Senate President Pro-Tem Bob Geddes said the state can’t just repeal the personal property tax. In the Senate, he said, the debate is about offsetting any such change with other revenue. Cities and counties rely on those local tax revenues, and if they aren’t replaced, everyone else would have to pay more on their property taxes to make up the difference. “The question I think really does come back to the economy – can we replace those revenues for the counties and the cities with state funding?” Geddes asked. “Right now that’s looking very questionable at best.” He added, “A lot of pressure is being brought to bear on legislators to support that, but ultimately we have to balance the budget. … Sometimes you can’t always do what you want to do, because you have to do more what makes economic sense and is practical to do.”
The House Rev & Tax Committee earlier rejected five of six proposed repeals of existing tax exemptions, but agreed to consider one, regarding vending machine sales. This morning, that one got killed too. There was a motion to pass the bill, but it failed, 3-13. Then, a motion to amend it failed, 6-10. Finally, the panel voted to hold the bill in committee, effectively killing it, on a voice vote.
When FBI Special Agent Michael Gneckow was being questioned by Joseph Duncan’s defense attorneys in federal court yesterday, attorney Thomas Monaghan asked Gneckow how authorities knew how to judge the credibility of the details provided by the sole surviving victim of Duncan’s attack on the Groene family, 8-year-old Shasta Groene, after her rescue from Duncan. “At the time, we simply didn’t know,” Gneckow responded. “Some of the information that was provided by S.G. was horrific in nature. Some of the things were difficult for some people to believe had actually occurred.” But as the investigation later showed, Gneckow said, “She was right on.”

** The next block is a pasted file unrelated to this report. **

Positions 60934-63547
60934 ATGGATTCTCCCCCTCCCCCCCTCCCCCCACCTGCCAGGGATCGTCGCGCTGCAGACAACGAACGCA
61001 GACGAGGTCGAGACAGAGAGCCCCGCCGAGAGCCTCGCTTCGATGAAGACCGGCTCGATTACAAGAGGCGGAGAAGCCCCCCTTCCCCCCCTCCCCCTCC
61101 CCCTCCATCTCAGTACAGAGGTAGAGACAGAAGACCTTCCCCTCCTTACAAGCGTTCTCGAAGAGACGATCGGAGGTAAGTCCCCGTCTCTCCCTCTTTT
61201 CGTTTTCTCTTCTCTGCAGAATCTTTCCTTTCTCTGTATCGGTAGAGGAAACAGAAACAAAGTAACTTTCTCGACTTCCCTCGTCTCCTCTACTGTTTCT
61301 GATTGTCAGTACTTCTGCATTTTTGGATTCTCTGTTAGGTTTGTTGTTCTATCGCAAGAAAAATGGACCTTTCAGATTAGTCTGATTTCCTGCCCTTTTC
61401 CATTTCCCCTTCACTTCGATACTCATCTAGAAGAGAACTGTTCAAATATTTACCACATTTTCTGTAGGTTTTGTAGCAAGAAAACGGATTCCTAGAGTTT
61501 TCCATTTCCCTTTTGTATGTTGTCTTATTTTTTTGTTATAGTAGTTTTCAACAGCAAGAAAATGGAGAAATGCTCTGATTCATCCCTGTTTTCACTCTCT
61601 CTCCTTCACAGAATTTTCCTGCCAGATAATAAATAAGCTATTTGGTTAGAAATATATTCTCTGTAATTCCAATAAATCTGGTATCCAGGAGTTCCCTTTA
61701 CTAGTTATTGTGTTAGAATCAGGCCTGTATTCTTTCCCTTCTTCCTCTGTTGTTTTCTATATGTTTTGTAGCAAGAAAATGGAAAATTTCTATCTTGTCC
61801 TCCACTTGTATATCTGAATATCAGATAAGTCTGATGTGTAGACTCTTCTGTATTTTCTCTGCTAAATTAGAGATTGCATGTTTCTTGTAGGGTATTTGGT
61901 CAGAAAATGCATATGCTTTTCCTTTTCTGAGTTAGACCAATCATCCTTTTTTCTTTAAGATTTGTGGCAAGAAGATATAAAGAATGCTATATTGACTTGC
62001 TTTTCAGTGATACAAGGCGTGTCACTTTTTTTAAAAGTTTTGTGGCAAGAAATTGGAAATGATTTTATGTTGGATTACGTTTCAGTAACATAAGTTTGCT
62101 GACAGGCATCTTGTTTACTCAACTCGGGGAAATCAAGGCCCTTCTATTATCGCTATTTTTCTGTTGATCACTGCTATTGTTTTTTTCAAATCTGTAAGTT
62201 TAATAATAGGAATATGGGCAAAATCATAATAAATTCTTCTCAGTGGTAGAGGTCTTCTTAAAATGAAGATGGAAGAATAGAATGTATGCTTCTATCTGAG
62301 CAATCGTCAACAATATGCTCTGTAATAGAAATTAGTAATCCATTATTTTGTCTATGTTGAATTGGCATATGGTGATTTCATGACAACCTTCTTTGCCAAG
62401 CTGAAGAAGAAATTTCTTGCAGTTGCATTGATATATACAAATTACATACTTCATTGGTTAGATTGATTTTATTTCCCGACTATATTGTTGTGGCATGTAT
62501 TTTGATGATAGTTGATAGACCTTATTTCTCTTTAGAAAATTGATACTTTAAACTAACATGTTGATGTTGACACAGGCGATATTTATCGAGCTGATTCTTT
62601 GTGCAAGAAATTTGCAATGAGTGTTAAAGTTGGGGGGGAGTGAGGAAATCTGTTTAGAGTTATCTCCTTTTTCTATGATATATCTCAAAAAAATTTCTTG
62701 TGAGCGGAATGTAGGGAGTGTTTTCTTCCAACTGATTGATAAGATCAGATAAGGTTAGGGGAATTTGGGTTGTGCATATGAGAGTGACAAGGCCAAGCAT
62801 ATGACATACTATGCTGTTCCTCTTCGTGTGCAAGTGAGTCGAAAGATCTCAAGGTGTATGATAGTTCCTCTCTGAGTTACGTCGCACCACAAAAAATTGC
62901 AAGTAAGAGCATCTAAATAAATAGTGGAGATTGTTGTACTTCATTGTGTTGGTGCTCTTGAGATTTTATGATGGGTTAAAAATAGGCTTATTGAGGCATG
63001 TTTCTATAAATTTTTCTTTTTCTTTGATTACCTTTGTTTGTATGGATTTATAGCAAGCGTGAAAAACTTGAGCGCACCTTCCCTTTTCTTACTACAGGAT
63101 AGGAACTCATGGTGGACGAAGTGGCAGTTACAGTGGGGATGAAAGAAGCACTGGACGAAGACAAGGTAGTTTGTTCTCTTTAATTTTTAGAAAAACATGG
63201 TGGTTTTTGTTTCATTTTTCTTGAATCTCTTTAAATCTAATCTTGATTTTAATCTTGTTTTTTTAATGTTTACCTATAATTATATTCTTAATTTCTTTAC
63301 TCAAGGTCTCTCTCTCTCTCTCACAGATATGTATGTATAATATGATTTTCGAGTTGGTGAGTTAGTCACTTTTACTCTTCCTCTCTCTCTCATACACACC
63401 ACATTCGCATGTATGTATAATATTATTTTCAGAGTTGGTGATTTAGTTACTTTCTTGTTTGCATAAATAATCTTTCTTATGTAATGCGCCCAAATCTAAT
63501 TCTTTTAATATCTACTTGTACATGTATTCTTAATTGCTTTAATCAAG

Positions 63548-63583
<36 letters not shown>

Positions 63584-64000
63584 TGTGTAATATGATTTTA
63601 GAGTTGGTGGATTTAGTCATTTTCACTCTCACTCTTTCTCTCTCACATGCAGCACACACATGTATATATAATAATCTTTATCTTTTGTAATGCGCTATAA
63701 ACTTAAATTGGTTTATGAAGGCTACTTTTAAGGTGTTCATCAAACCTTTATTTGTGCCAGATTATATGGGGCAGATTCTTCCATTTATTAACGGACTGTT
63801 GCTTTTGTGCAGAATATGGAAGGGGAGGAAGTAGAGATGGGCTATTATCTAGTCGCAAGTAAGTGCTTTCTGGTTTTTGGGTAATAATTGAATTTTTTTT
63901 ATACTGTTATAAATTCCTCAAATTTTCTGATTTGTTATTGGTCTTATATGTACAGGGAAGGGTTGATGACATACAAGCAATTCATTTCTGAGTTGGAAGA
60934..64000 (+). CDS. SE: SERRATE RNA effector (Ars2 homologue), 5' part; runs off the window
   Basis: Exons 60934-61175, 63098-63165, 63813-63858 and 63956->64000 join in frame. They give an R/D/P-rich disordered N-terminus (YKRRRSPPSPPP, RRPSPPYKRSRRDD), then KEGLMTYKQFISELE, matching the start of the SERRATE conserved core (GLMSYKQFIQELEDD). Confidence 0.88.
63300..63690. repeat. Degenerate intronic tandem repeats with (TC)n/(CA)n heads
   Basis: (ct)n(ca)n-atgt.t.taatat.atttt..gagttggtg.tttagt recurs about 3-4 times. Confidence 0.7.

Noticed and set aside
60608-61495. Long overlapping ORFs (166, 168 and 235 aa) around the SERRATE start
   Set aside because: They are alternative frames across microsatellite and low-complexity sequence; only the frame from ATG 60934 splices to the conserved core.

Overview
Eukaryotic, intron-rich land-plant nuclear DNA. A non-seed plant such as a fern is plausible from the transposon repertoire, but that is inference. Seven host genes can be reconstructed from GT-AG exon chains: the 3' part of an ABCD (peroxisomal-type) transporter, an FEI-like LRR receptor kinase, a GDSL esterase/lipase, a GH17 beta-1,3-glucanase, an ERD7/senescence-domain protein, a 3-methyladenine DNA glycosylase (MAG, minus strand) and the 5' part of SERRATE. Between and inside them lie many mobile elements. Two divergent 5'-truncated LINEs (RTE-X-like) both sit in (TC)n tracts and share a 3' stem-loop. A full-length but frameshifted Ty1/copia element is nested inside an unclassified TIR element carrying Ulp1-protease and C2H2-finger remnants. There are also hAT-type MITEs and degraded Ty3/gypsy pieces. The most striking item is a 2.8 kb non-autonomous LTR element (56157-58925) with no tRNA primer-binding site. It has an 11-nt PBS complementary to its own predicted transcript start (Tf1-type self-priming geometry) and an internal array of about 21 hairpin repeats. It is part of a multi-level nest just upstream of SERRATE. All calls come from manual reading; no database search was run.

Gneckow also said that the official name the FBI gave the case while it was searching for the kidnapped children in 2005 was “Captured Angels.”
Idaho’s Department of Water Resources and the Washington Department of Ecology have jointly announced an agreement that they say will “guide how the two states will continue to coordinate with each other about water supply issues in the face of unprecedented growth on top of the Rathdrum Prairie-Spokane Valley aquifer.” The aquifer is mostly in Idaho, but is the drinking water source for Spokane and the region, and it’s been the focus of lots of tension in recent years with growth on both sides of the border. Half a million people in both states depend on it for their drinking water.
The agreement calls for joint use of sophisticated computer modeling that can calculate the impacts of proposed withdrawals of water from the aquifer. “With this tool the